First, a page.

Therein lies the gamble of calling a defense. You can’t give a QB six seconds to survey a field. He will pick you apart. You can’t afford to blitz at a huge percentage. You can’t be predictable in your approach to the blitz.
“It’s a balance,” Morris said. “If you send five guys [into the rush] too often, then you get beat. For us, it’s about finding that balance. If you can get pressure with four — I’m not talking about sacks, I’m talking about moving the pocket, make the quarterback [move] — if you can do that with four, that’s good. You’ll take a fifth and play the odds.
“I think right now, they’re just worrying about getting those four guys ready.”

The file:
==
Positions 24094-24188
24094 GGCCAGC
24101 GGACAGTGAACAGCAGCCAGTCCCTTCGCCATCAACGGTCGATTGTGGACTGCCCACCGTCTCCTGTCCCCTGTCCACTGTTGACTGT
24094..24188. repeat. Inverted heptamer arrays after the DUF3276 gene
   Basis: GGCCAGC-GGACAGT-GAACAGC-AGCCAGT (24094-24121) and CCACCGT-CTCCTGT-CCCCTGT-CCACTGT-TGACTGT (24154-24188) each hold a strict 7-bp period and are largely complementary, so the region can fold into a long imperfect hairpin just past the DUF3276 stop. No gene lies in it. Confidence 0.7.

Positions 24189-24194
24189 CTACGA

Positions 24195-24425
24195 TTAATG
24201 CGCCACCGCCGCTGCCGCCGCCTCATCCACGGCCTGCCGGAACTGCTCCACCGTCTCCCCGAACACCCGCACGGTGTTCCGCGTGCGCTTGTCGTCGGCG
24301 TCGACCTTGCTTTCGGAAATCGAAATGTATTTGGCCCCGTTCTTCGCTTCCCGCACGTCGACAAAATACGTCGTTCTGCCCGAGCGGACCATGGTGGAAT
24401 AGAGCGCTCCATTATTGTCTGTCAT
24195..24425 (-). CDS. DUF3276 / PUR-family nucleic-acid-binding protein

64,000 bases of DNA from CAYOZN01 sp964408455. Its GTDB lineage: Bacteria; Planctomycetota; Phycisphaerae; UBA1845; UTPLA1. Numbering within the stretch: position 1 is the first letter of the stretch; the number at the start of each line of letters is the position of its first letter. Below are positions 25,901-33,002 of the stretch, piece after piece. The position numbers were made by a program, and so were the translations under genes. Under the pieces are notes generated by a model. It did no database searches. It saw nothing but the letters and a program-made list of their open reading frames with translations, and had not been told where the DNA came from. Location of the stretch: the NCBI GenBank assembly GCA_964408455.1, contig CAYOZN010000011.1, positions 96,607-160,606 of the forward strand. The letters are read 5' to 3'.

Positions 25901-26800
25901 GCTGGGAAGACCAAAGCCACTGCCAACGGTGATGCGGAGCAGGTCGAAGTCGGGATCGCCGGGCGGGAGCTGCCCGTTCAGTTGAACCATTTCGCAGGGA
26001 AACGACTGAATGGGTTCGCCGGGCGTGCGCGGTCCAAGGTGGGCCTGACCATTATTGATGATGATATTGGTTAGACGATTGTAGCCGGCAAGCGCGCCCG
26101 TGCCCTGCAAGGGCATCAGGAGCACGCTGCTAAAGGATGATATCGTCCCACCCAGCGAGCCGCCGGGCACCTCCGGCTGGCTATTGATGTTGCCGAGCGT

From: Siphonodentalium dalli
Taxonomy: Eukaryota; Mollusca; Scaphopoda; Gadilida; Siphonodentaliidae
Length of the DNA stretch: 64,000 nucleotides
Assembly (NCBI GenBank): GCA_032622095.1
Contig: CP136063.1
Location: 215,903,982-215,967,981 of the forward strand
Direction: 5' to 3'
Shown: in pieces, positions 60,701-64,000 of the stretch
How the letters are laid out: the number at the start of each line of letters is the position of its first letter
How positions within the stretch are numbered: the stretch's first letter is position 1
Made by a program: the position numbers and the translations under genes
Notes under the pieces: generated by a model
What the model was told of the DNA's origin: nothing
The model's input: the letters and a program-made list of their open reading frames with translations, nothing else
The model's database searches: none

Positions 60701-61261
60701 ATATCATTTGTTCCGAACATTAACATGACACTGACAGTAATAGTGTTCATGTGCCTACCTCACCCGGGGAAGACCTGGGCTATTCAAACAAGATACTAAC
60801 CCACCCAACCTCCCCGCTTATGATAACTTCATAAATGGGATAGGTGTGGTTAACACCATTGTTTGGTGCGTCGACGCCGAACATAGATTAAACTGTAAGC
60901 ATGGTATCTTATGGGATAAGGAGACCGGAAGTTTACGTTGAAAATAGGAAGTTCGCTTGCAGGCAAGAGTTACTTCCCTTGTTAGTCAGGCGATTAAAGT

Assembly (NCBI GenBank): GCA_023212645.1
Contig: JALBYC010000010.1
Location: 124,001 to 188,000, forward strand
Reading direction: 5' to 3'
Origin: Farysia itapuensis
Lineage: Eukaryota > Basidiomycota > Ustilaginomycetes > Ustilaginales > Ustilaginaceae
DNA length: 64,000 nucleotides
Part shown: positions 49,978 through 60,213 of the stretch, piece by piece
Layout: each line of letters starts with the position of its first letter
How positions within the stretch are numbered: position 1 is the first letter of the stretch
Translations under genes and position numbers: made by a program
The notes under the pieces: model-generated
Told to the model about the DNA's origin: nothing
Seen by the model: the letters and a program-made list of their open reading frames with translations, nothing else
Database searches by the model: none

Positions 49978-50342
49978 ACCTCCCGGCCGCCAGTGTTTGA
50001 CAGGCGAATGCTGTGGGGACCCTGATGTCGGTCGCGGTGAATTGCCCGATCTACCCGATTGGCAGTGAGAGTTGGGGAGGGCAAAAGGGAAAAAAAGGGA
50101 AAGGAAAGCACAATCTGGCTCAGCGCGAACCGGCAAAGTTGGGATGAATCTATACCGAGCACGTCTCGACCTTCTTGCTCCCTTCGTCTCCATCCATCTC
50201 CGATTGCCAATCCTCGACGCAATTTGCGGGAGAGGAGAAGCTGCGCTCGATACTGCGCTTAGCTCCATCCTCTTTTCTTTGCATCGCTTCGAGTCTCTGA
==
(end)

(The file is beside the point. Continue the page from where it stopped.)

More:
And there it is. Parker will lean on what’s worked — for the most part — for Iowa, the 4-3 alignment with a low percentage of blitzing and a zone philosophy in the secondary. This is Parker’s 15th year in Iowa City. Iowa has recruited to this and so the roster for any sort of sea change would need stocking.
Here are five players who could provide pressure — and will likely be counted on to — and allow Iowa’s defense to remain in its comfort zone.
Defensive tackle Carl Davis — The 6-5, 315-pounder was a terror from the inside during Iowa’s spring game. In Phil Steele’s preview magazine, Davis is listed as a preseason second-team all-Big Ten pick. The knee problems that dogged the early part of the junior’s career at Iowa (kneecap popped out of place twice) seem to have faded. He was Iowa’s most dominant DL this spring. The only caveat is some of the success at the spring game came at the expense of sophomore Jordan Walsh, a second-teamer.